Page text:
By Fatos Bytyci and Matt Robinson
The call by the 25-member International Steering Group (ISG), including the United States and major EU powers, signalled rising impatience with Serbia’s role in a small slice of northern Kosovo populated by minority Serbs.
The country of 1.7 million people, 90 percent of them Albanians, was the last to emerge from socialist Yugoslavia when it seceded from Serbia in 2008 with the backing of the major Western powers.
Eighty-six countries have recognised the new state, but a small slice of the north populated by some 50,000-60,000 Serbs reject the secession and flashes of violence continue to challenge its stability.
The north functions largely as part of the Serbian state in a de facto ethnic partition of Kosovo that the West says is unacceptable.
Serbia says it will never recognise Kosovo as independent, but pressure has been growing on Belgrade to loosen its hold on the north if it is to make progress towards membership of the European Union.
Meeting in Vienna, the ISG said in a statement that it hoped to end its supervision of Kosovo by the end of the year, but that more should be done on rights and protections for the Serb minority.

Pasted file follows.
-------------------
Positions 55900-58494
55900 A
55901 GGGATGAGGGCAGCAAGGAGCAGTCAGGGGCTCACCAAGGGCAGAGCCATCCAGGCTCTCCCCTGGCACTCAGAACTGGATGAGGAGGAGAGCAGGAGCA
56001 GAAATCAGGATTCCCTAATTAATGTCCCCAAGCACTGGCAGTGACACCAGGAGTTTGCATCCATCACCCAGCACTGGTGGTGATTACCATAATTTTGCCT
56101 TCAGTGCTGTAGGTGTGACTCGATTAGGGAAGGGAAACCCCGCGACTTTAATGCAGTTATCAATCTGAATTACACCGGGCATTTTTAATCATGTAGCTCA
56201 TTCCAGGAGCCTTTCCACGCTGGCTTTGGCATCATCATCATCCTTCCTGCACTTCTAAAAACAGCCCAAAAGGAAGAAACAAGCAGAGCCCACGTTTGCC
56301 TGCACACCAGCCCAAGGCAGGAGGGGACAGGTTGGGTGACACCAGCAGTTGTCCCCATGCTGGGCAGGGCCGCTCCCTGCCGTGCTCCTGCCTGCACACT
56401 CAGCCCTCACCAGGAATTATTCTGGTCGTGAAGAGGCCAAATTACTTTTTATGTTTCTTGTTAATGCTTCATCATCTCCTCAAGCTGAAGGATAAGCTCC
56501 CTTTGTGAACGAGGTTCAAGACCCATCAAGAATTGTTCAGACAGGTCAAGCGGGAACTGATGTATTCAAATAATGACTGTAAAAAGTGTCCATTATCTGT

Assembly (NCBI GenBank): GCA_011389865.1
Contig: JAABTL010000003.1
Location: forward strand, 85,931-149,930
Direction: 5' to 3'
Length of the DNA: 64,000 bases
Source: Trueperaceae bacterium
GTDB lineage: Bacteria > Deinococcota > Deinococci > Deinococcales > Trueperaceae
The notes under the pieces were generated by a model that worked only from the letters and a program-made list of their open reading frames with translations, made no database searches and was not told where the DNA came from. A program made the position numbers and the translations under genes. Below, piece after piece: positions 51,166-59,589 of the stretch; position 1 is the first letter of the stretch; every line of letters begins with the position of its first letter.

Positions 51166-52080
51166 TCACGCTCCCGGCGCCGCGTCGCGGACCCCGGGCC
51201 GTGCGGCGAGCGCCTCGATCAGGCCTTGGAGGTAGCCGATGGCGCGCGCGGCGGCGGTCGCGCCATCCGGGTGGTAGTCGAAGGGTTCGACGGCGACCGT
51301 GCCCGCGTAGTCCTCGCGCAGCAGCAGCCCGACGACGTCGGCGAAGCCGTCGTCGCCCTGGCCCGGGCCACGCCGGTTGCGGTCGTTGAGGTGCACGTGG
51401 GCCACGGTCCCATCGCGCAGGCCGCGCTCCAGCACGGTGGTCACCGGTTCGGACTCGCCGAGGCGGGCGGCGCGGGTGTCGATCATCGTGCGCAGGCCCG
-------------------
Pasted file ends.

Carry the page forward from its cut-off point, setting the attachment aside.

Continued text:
It called on Serbia “to abide by its international commitments and refrain from interfering in Kosovo, including by withdrawing its police, security, and other state presences, and supporting efforts by international actors and the institutions of Kosovo to promote the rule of law”.
The Serbian government denies having any police in Kosovo, but Western diplomats, security officials and observers say Serbian security structures have been present in the north since NATO wrested control of Kosovo from Serbia in 1999.
“Serbia has no police or security structures anywhere in Kosovo,” a Serbian government spokesman said in response to the ISG statement.
Serbia lost control over Kosovo in 1999 after an 11-week NATO air war to halt the killing and expulsion of ethnic Albanians by Serb forces fighting a two-year counter-insurgency war.
Serbia was denied official candidate status for membership of the EU in December, after months of sporadic violence in north Kosovo. It will have another chance when the EU meets against in March.
Tensions had been bubbling since July last year, when Kosovo’s government tried to take control of two border crossings between Serbia and the Serb-populated enclave in the north.
It was repelled by Serbs, who then threw up barricades. The EU’s police and justice mission, deployed in 2008, has since been unable to operate freely in the north, and NATO peacekeepers have clashed repeatedly with armed Serbs.
Pieter Feith, the Dutch diplomat tasked by the ISG with overseeing Kosovo’s progress, described a “climate of harassment, of intimidation and even of violence that continues to dominate the situation” in the north.
“The whole process of ending supervised independence and the future of Kosovo as a modern multiethnic democracy should not be held hostage by leaders in the north who have a different agenda,” he told a news conference after the Vienna meeting. – Reuters